Obama quoted past praise for Garland from Roberts and Sen. Orrin Hatch. In 2010, Hatch said he could be confirmed to the highest court “virtually unanimously.”

Garland has experience with a prolonged confirmation process. He waited 2 1/2 years to win confirmation to the appeals court. Then, as now, one of the men blocking his path was Grassley, who argued he had no quarrel with Garland’s credentials but objected to a Democratic president trying to fill an appeals court he felt had too many seats.

Get local stories you won't find anywhere else right to your inbox.
Sign up here

Just Posted

Attendees of the Downtown Red Deer Market, which runs every Wednesday during the summer on Little Gaetz Avenue, have complained about the lack of public washrooms. (Photo contributed by Red Deer Downtown Business Association)
Portable washrooms to be set up in downtown Red Deer this summer

More data is needed before the city invests in a permanent structure

A survey of 3,083 Red Deer residents was done by an online platform on behalf of the City of Red Deer, generating about 11,607 comments.. (File photo)
Red Deerians speak out about COVID-19 concerns in survey

More than 3,000 city residents were surveyed

A Calgary energy company's request for a tax break was turned down by Lacombe County. About $31,000 was owed by a company that went bankrupt and Silverleaf Resources Inc. bought some of their assets.
(Advocate file photo)
Lacombe County turns down oil company’s tax break request

Silverleaf Resources Inc. hoped for break on $31,000 in back taxes

RCMP recovered hundreds of stolen items, including Bibles and historical items stolen from the Bowden Pioneer Museum.
(Photo from RCMP)
Museum artifacts among hundreds of stolen items recovered by RCMP in central Alberta

Second World War and other historical and religious items recovered

Red Deer dogs Bunsen and Beaker helped save a missing pet recently. The two dogs have more than 80,000 followers on Twitter. (Contributed photo)
WATCH: Red Deer science dogs help save lost pet

Red Deer science-communicating dogs Bunsen and Beaker helped rescue a missing pet… Continue reading

Edmonton Oilers' Kailer Yamamoto (56) and Toronto Maple Leafs' Morgan Rielly (44) reach for the rebound from Leafs goalie Michael Hutchinson (30) during second-period NHL action in Edmonton on Monday, March 1, 2021.THE CANADIAN PRESS/Jason Franson
Michael Hutchinson earns 31-save shutout, Maple Leafs blank Oilers 3-0

Michael Hutchinson earns 31-save shutout, Maple Leafs blank Oilers 3-0

Washington Nationals' Ryan Zimmerman watches his solo home run during the third inning of a spring training baseball game against the Houston Astros Monday, March 1, 2021, in West Palm Beach, Fla. (AP Photo/Jeff Roberson)
In-game video returning to baseball for 2021

In-game video returning to baseball for 2021

Winnipeg Jets' Nathan Beaulieu (88) clears the puck in front of goaltender Connor Hellebuyck (37) as Vancouver Canucks' Elias Pettersson (40) looks for the rebound during second-period NHL action in Winnipeg on Monday March 1, 2021. THE CANADIAN PRESS/Fred Greenslade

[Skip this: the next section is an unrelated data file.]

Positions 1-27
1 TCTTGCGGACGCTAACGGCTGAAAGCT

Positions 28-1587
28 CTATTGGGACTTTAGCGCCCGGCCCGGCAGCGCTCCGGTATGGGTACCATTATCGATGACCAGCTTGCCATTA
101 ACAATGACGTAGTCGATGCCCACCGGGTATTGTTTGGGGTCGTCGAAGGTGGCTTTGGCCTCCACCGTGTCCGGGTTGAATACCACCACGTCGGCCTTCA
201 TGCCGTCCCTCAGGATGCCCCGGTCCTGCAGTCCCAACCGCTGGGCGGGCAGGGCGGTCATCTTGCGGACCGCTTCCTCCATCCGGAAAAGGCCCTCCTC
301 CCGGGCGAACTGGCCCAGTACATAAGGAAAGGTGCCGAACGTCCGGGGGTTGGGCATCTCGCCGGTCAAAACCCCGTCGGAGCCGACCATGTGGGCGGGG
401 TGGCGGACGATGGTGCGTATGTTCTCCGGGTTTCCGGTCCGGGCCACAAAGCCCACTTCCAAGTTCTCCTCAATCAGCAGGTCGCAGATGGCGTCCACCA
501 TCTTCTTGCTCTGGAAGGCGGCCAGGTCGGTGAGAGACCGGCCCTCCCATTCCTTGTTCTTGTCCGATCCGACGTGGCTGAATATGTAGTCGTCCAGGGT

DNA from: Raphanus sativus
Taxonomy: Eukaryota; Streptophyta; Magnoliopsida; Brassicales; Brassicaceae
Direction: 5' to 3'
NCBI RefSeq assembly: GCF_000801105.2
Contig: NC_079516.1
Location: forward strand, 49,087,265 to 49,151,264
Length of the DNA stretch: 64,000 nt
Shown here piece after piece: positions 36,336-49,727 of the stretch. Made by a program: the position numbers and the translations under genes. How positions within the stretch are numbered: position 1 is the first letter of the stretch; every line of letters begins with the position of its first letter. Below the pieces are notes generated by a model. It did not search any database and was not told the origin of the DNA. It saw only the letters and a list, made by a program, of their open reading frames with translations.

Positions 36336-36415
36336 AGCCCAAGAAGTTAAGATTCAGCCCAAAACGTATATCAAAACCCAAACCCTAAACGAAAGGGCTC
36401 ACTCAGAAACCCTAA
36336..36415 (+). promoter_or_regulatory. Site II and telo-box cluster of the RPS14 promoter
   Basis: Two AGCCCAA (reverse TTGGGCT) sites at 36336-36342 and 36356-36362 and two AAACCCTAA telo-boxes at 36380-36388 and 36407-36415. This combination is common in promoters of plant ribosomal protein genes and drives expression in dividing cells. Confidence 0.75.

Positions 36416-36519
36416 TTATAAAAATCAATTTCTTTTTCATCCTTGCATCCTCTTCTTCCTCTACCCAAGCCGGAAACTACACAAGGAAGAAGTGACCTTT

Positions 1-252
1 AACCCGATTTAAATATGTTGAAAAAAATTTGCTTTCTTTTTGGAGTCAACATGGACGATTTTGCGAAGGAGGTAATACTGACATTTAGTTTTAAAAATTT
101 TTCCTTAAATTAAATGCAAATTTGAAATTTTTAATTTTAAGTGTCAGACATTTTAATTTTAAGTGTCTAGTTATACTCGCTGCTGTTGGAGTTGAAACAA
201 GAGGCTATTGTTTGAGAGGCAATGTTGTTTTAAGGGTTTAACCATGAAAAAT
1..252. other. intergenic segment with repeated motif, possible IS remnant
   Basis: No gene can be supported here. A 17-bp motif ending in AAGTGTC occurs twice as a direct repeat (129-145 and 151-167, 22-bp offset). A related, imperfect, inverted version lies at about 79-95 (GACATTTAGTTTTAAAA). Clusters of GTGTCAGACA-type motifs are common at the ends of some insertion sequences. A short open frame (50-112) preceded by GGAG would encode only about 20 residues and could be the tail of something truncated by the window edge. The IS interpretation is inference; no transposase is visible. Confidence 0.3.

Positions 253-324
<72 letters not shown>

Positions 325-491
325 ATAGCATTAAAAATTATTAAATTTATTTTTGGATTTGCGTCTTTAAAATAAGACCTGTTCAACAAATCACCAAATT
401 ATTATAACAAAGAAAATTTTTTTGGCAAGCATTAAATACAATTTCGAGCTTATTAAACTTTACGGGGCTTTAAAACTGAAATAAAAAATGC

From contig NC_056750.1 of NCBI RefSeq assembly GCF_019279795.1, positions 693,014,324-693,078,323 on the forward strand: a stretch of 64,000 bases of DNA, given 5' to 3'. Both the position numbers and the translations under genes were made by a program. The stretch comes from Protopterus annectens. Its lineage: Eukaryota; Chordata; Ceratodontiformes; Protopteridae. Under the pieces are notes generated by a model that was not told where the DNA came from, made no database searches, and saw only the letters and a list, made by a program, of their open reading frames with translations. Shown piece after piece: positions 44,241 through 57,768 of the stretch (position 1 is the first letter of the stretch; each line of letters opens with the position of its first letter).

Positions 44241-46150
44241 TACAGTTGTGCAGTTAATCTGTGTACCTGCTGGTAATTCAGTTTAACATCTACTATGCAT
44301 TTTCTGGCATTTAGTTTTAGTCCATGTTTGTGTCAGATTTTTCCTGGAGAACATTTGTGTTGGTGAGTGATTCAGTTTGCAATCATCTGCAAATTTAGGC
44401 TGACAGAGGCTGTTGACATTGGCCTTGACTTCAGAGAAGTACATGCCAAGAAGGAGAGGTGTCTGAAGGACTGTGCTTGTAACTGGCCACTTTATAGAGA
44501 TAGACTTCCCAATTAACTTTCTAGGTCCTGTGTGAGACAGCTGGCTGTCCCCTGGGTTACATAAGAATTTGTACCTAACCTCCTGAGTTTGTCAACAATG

Three first-period goals pace Vancouver Canucks to 4-0 victory over Winnipeg Jets

Three first-period goals pace Vancouver Canucks to 4-0 victory over Winnipeg Jets

Rugby training gear is shown during a Torotno Wolfpack during a practice at Lamport Stadium in Toronto. Bradford, Featherstone, Leigh, London,  THE CANADIAN PRESS/Neil Davidson
Plans announced to create a grassroots Canadian rugby league co-op

Plans announced to create a grassroots Canadian rugby league co-op

Ottawa Senators left wing Brady Tkachuk (7) and centre Chris Tierney (71) get sandwiched between Flames defencemen Rasmus Andersson (4) and Juuso Valimaki (6) during second-period NHL action in Ottawa on Monday, March 1, 2021. THE CANADIAN PRESS/Sean Kilpatrick
Batherson scores twice for Ottawa Senators in 5-1 win over Calgary Flames

Batherson scores twice for Ottawa Senators in 5-1 win over Calgary Flames

Skiers may be safe from COVID-19, but not those working to keep slopes open: experts

Skiers may be safe from COVID-19, but not those working to keep slopes open: experts

Armas likes what he sees in Toronto FC camp but there are still issues to resolve

Armas likes what he sees in Toronto FC camp but there are still issues to resolve

Team Canada's Jocelyne Larocque celebrates her goal past the U.S.A. with goaltender Embrace Maschmeyer during first period of Women's Rivalry Series hockey action in Vancouver on February 5, 2020. The Canadian women's hockey team opened a camp Monday in Halifax, which is co-hosting the upcoming world championship. Hockey Canada invited 35 players to participate in the seven-day camp closed to the public and media at Scotiabank Centre. The women are training under restrictions because of the COVID-19 pandemic, including a limit of 25 players on the ice at one time. "They will continue to follow strict COVID-19 testing as per team health and safety protocols that have been detailed and approved by Nova Scotia Public Health," Hockey Canada said Monday in a statement. THE CANADIAN PRESS/Jonathan Hayward
Canadian women’s hockey team preparing for possible May world championship

Canadian women’s hockey team preparing for possible May world championship

Most Read